Fort Worth

Will Rogers Memorial Center added to National Register of Historic Places

UTA Special Collections

The iconic Will Rogers Memorial Center, home of the Stock Show, is now on the National Register of Historic Places, a move that could help secure funding and add a level of protection.

“It will help us qualify for future grant funding and provides national recognition for the facility and recognizes what an important architectural landmark that it is,” said Randle Harwood, the city planning and development director.

The main buildings — Pioneer Tower, the domed Coliseum and the Auditorium — were designed by Wyatt Hedrick and Herman Koeppe in 1936 and dedicated on Jan. 10, 1937.

The center has 120 acres of multipurpose event facilities and exhibit halls, including more than 2,500 horse stalls and 2,250 cattle ties. The equestrian facilities include an underground tunnel system and three climate-controlled show arenas including the coliseum.

“It’s old, but we use it like it’s new,” Harwood said.

The national designation, made on March 22, is a step in the right direction for protecting the buildings, said Jerre Tracy, executive director of Historic Fort Worth, Inc.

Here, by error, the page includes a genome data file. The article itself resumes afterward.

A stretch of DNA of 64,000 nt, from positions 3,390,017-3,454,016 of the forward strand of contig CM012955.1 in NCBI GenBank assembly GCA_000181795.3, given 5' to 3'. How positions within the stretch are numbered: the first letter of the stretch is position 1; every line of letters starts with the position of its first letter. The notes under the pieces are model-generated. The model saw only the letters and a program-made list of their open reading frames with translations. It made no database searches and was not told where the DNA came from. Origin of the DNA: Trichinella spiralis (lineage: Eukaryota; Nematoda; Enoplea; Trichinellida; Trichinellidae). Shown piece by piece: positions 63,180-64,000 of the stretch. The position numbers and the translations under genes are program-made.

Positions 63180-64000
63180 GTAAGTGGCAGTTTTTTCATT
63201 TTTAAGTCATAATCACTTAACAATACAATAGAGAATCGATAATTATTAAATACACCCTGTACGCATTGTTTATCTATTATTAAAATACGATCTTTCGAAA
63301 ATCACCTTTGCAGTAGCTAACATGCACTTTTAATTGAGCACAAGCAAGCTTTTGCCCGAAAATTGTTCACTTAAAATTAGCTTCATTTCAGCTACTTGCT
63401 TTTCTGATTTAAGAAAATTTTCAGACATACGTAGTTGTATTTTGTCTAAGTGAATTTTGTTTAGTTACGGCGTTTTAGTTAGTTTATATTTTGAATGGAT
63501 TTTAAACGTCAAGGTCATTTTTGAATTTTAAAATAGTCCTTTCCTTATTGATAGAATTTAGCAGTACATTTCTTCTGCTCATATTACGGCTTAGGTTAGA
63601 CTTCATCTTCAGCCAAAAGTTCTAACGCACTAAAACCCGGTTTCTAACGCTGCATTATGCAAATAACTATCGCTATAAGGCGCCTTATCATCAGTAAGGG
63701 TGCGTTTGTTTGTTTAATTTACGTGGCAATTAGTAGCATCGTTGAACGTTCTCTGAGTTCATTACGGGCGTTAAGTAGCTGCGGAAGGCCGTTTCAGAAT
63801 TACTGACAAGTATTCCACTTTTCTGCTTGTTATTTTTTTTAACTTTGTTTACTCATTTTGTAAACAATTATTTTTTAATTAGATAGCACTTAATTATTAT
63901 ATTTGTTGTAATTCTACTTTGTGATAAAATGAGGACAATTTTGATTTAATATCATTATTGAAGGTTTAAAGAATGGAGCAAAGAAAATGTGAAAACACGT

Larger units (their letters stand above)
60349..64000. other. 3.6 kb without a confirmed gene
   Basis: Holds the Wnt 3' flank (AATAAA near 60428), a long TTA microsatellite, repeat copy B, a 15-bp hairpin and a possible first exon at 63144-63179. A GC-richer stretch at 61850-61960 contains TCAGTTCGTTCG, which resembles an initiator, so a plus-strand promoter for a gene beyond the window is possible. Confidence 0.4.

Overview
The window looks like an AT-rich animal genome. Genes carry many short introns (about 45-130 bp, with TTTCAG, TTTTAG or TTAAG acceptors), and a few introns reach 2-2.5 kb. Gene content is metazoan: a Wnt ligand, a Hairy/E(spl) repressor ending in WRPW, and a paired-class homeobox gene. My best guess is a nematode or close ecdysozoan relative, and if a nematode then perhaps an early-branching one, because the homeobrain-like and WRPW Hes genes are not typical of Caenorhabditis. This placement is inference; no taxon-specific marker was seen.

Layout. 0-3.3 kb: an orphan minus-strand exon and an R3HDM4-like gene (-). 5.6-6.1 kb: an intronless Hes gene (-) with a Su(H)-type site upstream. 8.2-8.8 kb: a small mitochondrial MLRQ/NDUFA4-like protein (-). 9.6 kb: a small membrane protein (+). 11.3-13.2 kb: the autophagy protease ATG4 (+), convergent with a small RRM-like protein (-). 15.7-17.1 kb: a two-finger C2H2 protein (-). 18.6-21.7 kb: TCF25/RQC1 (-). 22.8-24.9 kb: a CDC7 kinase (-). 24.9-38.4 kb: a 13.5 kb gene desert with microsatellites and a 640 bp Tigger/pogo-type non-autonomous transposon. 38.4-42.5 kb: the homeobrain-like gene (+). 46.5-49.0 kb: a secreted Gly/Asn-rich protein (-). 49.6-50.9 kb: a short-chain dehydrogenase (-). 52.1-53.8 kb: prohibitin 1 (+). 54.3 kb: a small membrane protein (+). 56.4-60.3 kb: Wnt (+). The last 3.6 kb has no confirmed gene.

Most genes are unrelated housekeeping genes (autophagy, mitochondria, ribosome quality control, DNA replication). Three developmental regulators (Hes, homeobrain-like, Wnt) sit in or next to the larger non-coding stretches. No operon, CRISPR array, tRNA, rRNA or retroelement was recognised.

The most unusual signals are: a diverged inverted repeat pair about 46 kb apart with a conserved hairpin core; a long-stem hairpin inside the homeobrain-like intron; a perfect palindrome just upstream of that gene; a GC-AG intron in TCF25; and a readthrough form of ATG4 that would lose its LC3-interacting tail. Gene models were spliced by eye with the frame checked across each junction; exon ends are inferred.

“Historic Fort Worth is thrilled to see the Will Rogers buildings on the national registry. It is good news,” she said.

Being added to the national registry adds another level of review before changes to the property can be made, said Liz Casso, the city’s historic preservation officer.

“If a municipality or government entity is responsible for a national register property, they are required to notify, prior to doing any work, the Texas Historical Commission,” she said.

This provides the state at least 30 days to comment on the project and give input, she said.

Additionally, any city-owned property that is over 50 years old has special protections that allow review through the historical preservation office before projects begin, Casso said.

“Anytime any city department is going to do a project on a city property that meets that age criteria, they’re required to come through the historic preservation office to determine if there’s going to be any adverse impact, and then work through that,” she said.

Note: This story has been edited to correct the spelling of Jerre Tracy’s name and to remove some dates.

Dylan Bradley: 817-390-7984, @dbradley1220

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